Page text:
The reaction has been for the most part favorable. We heard that Riccardo Tisci had a great laugh when we he saw our Giraunchy T-shirt and he has one now. We have also noticed that some of the other brands that we have played with have now started making logo shirts as well in the same straightforward way that we have been doing, so its another example of the influence of streetwear brands on high fashion labels.

What do you consider C.O.I.s relationship to be with the high-fashion industry?

We seek to shake things up and add some fun to an industry that has gotten increasingly serious throughout the years. The prices of our tees are in no way related to the price of the original…our Ballinciaga tee is in no way a substitute for Balencicaga if you couldnt afford it because at the end of the day, its not Balenciaga and is not meant to be. Our objective is not to confuse the customer, but rather to create a dialogue on fashion iconography and imagery. Is a Givenchy T-shirt raunchy? Is it impossible for a prestigious fashion house to be based in Harlem?

You can find Conflict of Interest designsonline.

4.KTHANKSBYE, designed by Fahad Al-HunaifLaunched in 2012Based in New York City

What made you first want to design hats that riffed on — or parodied — high-fashion logos?

My CUNTIER hats were inspired by a trip to a Cartier store. A friend of mine had a bad customer experience, and in a pissed off state she said to me what cunts. And then it just triggered.

Have you heard from Cartier about your designs?

Yes, they were not happy at all. I was told to cease and desist.

How did you come up with your Margiela-inspired beanie?

With Margiela, its different because I was conscious about creating more than just a parody. I wanted to see peoples reactions to a familiar logo that is not in their language. Its crazy how a visual arrangement of words can become so recognizable despite the language change — I believe my new hats are not necessarily a parody but a compliment to Margiela.

You can find KTHANKSBYE designsatAmerican Two Shot.

5.LPD New York, designed by Benjamin Sydney FainlightLaunched in 2012Based in New York City

Riccardo Tisci posted a picture of the Team Tisci shirt on his Instagram a few weeks ago, and a bunch of people from the Givenchy Paris office bought them when they first came out.

What is your design/fashion background?

Ive worked in fashion for around five years, doing all sorts of jobs. Ive done PR, sales, buying, styling and all sorts of stuff for high-fashion companies like Lanvin, Givenchy, Barneys, Alex White,WMagazine, and a few others. I used to make womenswear before all that, but decided I wasnt really into it enough to make it a full-time commitment.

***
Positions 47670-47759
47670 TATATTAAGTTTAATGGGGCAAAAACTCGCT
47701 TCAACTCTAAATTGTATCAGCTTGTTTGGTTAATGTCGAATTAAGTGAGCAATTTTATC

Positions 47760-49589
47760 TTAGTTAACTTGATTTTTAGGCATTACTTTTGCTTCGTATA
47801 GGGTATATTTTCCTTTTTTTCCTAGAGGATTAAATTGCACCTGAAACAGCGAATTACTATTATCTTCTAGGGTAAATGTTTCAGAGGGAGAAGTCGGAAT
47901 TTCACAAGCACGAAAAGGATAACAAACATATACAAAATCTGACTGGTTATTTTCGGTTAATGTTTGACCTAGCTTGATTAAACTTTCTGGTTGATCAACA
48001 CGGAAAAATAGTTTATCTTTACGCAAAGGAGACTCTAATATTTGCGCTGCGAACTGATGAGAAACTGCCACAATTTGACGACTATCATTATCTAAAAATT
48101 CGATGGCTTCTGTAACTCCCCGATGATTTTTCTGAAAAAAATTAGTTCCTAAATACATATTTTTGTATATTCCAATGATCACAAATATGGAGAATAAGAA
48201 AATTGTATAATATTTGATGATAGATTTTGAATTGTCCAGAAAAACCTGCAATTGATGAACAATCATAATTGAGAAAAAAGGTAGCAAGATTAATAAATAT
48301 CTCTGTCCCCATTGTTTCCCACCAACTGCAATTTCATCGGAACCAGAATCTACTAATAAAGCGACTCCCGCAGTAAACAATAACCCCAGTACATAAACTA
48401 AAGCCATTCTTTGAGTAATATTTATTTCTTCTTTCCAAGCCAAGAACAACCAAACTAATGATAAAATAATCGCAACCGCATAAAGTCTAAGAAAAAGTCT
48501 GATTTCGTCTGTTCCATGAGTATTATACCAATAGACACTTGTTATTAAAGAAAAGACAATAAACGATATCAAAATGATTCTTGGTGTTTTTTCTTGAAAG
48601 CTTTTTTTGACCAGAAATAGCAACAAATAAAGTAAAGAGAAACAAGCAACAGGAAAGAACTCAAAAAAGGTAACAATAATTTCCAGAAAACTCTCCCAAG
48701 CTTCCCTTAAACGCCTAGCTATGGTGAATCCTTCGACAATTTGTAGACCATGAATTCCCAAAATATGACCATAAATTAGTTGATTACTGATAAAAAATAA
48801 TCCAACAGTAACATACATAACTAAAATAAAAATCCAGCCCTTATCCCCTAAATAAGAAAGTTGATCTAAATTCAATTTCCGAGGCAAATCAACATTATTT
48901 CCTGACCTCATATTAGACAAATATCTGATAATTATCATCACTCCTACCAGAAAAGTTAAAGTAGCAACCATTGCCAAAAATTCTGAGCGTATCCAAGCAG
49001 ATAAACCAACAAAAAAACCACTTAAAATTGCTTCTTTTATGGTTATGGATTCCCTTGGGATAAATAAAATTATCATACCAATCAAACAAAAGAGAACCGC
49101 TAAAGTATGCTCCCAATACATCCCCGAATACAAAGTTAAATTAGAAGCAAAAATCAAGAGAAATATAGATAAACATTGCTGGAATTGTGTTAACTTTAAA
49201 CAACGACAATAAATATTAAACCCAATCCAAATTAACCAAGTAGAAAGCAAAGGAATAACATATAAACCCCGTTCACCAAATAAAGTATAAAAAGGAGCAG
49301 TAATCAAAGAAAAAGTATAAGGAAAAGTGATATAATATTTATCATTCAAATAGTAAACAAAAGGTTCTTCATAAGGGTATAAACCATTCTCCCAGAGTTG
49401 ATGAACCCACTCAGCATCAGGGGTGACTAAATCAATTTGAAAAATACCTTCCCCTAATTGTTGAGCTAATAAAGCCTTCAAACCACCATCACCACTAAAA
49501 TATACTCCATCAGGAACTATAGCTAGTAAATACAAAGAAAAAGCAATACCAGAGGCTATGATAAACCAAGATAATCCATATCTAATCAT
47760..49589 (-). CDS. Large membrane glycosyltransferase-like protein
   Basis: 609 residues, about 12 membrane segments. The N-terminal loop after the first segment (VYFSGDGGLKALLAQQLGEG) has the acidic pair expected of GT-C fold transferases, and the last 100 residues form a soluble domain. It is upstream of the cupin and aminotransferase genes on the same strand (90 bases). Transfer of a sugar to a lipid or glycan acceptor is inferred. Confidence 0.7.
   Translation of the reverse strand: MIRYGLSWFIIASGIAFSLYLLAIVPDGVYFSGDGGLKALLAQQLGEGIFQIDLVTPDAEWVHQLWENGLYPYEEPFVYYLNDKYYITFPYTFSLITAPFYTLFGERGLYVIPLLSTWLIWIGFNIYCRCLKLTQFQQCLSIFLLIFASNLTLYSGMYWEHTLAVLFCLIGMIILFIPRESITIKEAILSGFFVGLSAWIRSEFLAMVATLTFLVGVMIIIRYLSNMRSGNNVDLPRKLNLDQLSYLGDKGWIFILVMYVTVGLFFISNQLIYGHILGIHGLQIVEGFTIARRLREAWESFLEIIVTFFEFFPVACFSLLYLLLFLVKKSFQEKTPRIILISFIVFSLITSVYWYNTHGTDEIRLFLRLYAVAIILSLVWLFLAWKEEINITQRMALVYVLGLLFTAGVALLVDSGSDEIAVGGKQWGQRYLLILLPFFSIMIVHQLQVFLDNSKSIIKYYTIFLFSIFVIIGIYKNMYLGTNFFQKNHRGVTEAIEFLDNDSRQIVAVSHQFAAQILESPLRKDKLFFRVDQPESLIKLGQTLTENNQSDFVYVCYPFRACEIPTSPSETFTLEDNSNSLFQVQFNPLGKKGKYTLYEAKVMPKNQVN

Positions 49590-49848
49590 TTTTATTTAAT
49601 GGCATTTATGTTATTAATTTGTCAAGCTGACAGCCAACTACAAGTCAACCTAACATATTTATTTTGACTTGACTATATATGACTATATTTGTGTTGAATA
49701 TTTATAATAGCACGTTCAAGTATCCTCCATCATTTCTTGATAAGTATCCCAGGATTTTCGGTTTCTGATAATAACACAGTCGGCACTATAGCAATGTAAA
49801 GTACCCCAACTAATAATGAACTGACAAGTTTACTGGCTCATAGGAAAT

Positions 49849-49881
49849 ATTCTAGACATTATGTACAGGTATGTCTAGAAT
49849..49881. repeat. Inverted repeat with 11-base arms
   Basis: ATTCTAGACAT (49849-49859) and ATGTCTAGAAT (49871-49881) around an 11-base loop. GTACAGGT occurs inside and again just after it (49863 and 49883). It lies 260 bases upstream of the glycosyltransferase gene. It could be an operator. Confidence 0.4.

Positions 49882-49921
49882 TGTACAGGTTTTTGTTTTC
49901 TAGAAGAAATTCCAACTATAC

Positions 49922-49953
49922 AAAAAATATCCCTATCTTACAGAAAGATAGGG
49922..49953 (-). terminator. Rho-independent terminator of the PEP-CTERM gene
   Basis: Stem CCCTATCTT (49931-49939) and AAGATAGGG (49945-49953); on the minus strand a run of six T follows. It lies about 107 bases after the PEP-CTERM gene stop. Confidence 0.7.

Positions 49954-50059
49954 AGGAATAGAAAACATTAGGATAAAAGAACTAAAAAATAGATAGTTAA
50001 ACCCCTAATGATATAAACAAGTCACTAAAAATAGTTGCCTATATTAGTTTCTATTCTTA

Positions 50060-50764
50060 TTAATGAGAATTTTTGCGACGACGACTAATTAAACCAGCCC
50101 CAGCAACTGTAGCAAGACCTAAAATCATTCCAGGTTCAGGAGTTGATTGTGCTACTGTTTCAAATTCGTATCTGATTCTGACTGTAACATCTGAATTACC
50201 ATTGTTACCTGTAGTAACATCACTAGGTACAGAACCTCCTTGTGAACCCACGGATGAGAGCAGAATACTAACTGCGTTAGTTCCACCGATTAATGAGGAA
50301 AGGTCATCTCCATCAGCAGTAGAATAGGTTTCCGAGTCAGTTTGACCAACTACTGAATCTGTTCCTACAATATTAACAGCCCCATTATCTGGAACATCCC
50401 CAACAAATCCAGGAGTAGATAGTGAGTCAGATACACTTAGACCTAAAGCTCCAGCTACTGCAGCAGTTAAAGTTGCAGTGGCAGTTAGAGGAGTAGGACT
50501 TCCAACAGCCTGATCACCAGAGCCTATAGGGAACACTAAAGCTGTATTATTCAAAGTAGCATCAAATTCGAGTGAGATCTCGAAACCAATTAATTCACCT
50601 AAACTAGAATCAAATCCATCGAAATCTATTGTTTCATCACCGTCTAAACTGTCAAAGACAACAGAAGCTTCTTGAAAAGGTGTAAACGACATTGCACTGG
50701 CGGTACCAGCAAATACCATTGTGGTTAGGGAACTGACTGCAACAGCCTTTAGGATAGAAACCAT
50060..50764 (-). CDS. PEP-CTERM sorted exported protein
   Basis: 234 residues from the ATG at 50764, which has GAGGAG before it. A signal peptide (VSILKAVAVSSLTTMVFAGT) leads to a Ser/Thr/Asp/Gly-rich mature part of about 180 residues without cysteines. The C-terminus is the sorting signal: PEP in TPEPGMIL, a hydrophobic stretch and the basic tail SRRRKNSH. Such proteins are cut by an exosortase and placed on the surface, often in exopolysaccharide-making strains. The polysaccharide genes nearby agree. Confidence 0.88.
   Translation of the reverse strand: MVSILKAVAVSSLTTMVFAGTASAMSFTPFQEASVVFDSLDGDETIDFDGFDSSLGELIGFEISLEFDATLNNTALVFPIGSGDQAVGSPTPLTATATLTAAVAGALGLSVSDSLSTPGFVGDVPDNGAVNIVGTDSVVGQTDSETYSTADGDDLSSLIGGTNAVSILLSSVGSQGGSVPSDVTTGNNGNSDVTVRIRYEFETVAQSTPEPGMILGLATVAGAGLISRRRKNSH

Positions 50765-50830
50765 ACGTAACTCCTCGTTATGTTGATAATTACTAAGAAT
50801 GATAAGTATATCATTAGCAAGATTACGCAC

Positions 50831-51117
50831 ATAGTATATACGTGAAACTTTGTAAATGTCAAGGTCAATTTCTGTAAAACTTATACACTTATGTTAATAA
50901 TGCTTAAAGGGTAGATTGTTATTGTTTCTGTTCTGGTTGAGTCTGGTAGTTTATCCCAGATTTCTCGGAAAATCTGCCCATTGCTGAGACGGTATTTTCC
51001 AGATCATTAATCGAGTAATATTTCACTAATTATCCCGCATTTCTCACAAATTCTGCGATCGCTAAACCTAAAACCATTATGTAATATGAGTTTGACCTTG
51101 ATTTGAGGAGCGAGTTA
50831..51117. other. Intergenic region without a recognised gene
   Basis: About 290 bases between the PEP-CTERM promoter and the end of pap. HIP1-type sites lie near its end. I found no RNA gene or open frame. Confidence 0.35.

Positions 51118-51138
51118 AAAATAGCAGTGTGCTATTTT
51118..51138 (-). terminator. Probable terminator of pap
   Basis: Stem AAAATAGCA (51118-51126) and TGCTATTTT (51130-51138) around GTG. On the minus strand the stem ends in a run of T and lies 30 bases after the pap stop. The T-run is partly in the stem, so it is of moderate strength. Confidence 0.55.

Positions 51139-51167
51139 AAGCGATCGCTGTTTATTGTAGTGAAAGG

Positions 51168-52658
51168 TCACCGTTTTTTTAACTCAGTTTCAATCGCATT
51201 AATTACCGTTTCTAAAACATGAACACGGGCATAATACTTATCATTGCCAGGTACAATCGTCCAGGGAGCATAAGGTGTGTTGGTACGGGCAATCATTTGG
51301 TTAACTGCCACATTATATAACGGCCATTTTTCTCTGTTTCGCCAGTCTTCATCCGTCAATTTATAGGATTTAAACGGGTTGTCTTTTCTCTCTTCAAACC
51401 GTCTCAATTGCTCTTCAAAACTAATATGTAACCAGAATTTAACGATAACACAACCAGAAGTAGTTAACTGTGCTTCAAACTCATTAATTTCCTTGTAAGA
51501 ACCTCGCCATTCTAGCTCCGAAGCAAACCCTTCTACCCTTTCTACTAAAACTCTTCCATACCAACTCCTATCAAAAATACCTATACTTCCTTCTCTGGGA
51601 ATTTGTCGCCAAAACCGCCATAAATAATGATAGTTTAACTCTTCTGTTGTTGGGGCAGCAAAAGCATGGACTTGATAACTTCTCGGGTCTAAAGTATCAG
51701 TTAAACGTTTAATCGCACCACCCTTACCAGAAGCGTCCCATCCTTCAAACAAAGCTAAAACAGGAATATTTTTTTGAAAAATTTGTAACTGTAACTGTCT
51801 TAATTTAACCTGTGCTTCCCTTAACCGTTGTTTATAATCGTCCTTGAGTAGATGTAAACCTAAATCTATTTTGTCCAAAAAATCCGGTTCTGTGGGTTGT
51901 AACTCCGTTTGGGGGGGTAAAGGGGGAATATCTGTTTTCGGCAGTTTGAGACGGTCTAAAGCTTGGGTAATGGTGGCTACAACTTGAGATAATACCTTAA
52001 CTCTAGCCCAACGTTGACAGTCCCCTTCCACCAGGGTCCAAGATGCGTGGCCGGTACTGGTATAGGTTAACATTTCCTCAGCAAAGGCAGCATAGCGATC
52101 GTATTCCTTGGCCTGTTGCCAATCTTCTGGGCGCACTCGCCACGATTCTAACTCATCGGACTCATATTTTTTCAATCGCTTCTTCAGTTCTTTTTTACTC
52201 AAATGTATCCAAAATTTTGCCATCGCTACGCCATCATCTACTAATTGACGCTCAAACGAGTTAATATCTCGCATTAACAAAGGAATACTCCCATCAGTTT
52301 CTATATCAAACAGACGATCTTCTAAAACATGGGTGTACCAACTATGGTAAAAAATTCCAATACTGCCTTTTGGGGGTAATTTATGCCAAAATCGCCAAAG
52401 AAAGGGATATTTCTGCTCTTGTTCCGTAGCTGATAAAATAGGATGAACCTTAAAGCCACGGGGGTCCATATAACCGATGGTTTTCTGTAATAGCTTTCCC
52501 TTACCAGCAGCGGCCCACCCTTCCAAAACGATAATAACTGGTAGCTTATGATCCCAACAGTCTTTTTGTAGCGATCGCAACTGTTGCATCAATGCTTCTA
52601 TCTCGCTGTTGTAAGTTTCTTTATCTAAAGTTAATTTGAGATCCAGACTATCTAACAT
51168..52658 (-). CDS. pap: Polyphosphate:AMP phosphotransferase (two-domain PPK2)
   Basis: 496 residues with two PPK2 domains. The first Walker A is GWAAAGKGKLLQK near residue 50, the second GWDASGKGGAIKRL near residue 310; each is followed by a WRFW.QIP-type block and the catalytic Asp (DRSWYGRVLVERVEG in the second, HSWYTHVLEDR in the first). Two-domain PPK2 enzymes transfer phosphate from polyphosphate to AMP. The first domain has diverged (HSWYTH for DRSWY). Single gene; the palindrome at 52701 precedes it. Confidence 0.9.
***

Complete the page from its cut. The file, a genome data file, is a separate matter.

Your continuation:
What made you first want to design jerseys and how did you come up with the idea of putting designers names and birth years on the back?

I had the idea one night last year when I realized there was no way for someone to show they loved a brand like Céline except for spending a couple grand to buy a Luggage bag or a runway jacket. The whole jersey concept seemed to make sense because its an easy and direct way to show your love for [Célines] Phoebe Philo, and it implies savviness because only some of the people who see you will know what the shirt means. I also love jerseys because theyre something iconically street and American, making the combination with high fashion names and brands a nice collision of worlds.

Obviously, I have higher aspirations than making jerseys forever, so this is the first step for me. But I [also] think the whole fashion world can become confusing and overwhelming, with people moving, brands changing, and infinite trends to keep up on, and thats part of the reason I went with the t-shirt idea. Its pretty classic and clean — theres nothing to show you got one in 2012 as opposed to 2013, so theres no seasonality or hierarchy in that way.

You can find LPD New York designs atVFILES(NYC),Browns(London),Fred Segal Conveyor(L.A.) andmore.

6.Michael Agwunobi, designed by Michael AgwunobiLaunched in 2012Based in London

Streetwear is whats in right now — everywhere you look, its what people are wearing. Even high end brands are taking inspiration from streetwear.

What made you first want to design shirts that riffed on — or parodied — high-fashion logos?

[I was] playing around on Photoshop out of boredom. Everything just started as a hobby — something I just did for fun.

What was the first brand you riffed on?

It was Comme des Garçons. I first made theThat Sh*t Cray[shirt] when Jay-Z and Kanye Wests Watch the Throne tour was taking place and I wore it to their London show.

Have you been surprised by how popular your designs have become?

Yes very, because this is something I just started designing in my bedroom for fun, thinking that no one would care or take any notice of [my designs]. Now theyre getting attention from all corners of the globe, which I am very happy about.